Integrated resorts: Singapore's answer to destination competitiveness?

Lee, Derrick Choong Hiong (2016) Integrated resorts: Singapore's answer to destination competitiveness? PhD thesis, James Cook University.

[img]
Preview
PDF (Thesis)
Download (2MB) | Preview
 
1737


Abstract

Integrated resorts in the Singaporean context refer to a combination of entertainment, gambling and accommodation precincts providing a rich array of services to tourists on the one site. The principal objective of this thesis was to analyse the potential of the two large scale integrated resorts (IRs) in Singapore – Marina Bay Sands and Resorts World Sentosa - to provide a sustainable competitive advantage to the country as a tourism destination. Three specific factors were explored to achieve this broad objective: stakeholder perceptions of the Singapore Tourism Board's strategy to develop IRs as key drivers of Destination Singapore; tourist perceptions of the IRs and their contributions to Singapore's tourist appeal; and local residents' perceptions of the two IRs and their impacts on the community.

The first study involved face-to-face interviews with 40 stakeholders from seven key sectors, including government, hotels, travel agents, airlines, business associates, attractions, and food and beverage operators. The stakeholders were asked about four key areas: perceptions of IRs and their success; Singapore's new brand image as a destination; stakeholder involvement in the planning and implementation of the IRs; and their long term view of Singapore as a tourist destination. Firstly, the respondents perceived the IRs as a unique and competitive tourism product given the increase in tourist arrivals and higher tourism receipts annually since 2010, but they were also concerned with the social costs such as higher crime rates and bankruptcies that might be associated with their component of casino gambling. Secondly, the respondents agreed that the IRs boosted Singapore's image as a shopping and high-end tourism destination, however, they were unsure if promoting casino tourism would enhance the overall destination brand image of the city-state. The stakeholders reported only a marginal role in terms of their participation in planning the Singapore experiment in IRled tourism development. Fourthly, and in the longer term, these respondents were concerned that if the government decides to issue additional licenses to new casino operators to enhance the appeal of Singapore as a gaming destination, such developments are believed to create more severe social problems. Findings from this study were consistent with the academic literature: successful tourism products should improve destination competitiveness, and also seek to enhance or certainly not damage the social well-being of a community.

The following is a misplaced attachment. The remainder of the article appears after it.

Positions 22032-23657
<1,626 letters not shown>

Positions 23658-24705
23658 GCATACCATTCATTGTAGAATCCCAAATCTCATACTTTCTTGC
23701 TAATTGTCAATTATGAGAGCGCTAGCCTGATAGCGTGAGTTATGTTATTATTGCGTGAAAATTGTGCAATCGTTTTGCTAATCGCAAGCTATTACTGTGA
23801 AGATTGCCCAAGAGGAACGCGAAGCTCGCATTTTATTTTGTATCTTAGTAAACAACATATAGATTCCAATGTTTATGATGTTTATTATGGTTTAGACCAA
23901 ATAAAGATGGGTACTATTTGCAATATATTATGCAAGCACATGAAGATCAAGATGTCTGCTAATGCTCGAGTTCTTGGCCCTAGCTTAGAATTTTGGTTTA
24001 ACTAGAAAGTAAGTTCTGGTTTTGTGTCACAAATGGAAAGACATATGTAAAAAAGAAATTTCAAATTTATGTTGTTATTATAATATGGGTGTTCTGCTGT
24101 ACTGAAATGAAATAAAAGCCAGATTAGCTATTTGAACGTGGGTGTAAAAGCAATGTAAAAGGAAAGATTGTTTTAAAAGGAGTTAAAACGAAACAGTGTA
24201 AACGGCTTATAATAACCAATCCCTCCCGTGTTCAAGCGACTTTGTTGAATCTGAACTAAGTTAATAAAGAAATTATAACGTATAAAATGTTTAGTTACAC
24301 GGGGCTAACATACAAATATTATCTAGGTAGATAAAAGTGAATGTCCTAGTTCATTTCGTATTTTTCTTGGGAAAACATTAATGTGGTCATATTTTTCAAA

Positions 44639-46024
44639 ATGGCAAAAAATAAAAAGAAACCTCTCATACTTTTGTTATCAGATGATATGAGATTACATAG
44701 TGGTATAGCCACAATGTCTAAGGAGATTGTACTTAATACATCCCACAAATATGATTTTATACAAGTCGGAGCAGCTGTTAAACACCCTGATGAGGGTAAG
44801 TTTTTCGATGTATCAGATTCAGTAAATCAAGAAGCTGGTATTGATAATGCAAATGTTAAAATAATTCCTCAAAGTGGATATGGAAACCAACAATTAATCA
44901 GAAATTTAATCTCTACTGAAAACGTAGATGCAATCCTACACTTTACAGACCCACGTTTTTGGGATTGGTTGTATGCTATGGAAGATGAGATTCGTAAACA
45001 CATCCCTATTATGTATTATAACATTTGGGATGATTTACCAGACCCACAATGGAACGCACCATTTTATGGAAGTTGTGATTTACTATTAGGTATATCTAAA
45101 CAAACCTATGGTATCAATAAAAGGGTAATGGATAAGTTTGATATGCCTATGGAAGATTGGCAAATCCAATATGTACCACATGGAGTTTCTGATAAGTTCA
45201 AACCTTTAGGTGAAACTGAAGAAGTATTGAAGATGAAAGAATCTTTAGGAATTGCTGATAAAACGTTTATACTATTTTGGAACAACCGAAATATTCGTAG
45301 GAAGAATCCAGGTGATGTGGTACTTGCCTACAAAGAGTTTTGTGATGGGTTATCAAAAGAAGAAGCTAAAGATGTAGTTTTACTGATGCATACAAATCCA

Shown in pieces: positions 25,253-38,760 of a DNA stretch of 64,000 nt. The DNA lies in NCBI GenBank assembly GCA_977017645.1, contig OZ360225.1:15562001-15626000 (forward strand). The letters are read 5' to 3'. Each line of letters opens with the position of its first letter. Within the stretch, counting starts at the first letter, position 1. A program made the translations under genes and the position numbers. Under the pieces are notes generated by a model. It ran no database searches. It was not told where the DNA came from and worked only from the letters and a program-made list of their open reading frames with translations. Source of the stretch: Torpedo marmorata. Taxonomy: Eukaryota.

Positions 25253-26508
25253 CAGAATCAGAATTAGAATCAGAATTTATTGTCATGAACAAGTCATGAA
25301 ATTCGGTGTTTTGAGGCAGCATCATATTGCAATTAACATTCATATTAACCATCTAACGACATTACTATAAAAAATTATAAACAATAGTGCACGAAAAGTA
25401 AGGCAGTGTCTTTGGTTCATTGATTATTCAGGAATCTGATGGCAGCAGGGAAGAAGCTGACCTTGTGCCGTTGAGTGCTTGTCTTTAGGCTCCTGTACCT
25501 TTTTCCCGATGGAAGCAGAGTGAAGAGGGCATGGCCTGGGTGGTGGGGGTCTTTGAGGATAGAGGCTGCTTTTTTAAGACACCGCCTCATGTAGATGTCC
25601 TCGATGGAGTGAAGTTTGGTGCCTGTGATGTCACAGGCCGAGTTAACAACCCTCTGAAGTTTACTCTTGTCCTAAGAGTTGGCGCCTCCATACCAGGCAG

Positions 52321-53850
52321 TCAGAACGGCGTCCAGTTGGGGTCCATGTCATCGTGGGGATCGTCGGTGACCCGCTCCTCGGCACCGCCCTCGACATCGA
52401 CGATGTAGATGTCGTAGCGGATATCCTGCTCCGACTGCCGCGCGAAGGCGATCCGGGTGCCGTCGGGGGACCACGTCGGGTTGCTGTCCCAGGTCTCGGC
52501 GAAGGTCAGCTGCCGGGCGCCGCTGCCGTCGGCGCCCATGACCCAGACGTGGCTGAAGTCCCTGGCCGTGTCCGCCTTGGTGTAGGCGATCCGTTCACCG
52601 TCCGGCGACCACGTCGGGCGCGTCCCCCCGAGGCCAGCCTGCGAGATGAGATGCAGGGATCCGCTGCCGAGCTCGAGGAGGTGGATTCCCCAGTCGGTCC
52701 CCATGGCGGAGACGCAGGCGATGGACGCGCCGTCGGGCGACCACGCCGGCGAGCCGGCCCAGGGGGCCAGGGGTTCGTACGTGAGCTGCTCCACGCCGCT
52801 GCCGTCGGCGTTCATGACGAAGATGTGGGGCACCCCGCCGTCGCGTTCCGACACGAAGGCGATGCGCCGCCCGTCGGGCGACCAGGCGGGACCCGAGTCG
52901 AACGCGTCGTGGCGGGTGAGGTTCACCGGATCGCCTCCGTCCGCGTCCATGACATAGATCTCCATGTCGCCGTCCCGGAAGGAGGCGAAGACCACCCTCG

For Study 2 survey questionnaires were distributed to international visitors in Singapore to investigate tourist perceptions of the two IRs. A total of 469 respondents participated in the survey and identified the perceptions and attitudes of tourists including the perceptions of tourist attractions in Singapore, perceptions of IRs and Singapore's destination image, images of Singapore as a tourism destination, views concerning the brand personality of Singapore compared with other destinations, and perceptions of the likely tourism landscape of Singapore in 2025. Findings from the survey indicated that the tourists rated Orchard Road, Sentosa, and then equally Clarke Quay and Gardens by the Bay, as the leading tourism attractions. The majority of the respondents viewed the two IRs favourably as they agreed that Singapore is a more appealing tourism destination with the IRs, and also that their visits to the IRs were consistent with their expectations of a Singaporean tourism experience. The respondents considered that Singapore was as a modern, cosmopolitan and cultural tourism destination. They also indicated that Singapore would be an appealing tourism setting in 2025 if the city-state were to be promoted as a 'garden city-showcasing sustainable urban living'. It could be acknowledged that the brand identity and image have to be attractive as well as consistent with the perceived brand image of tourists.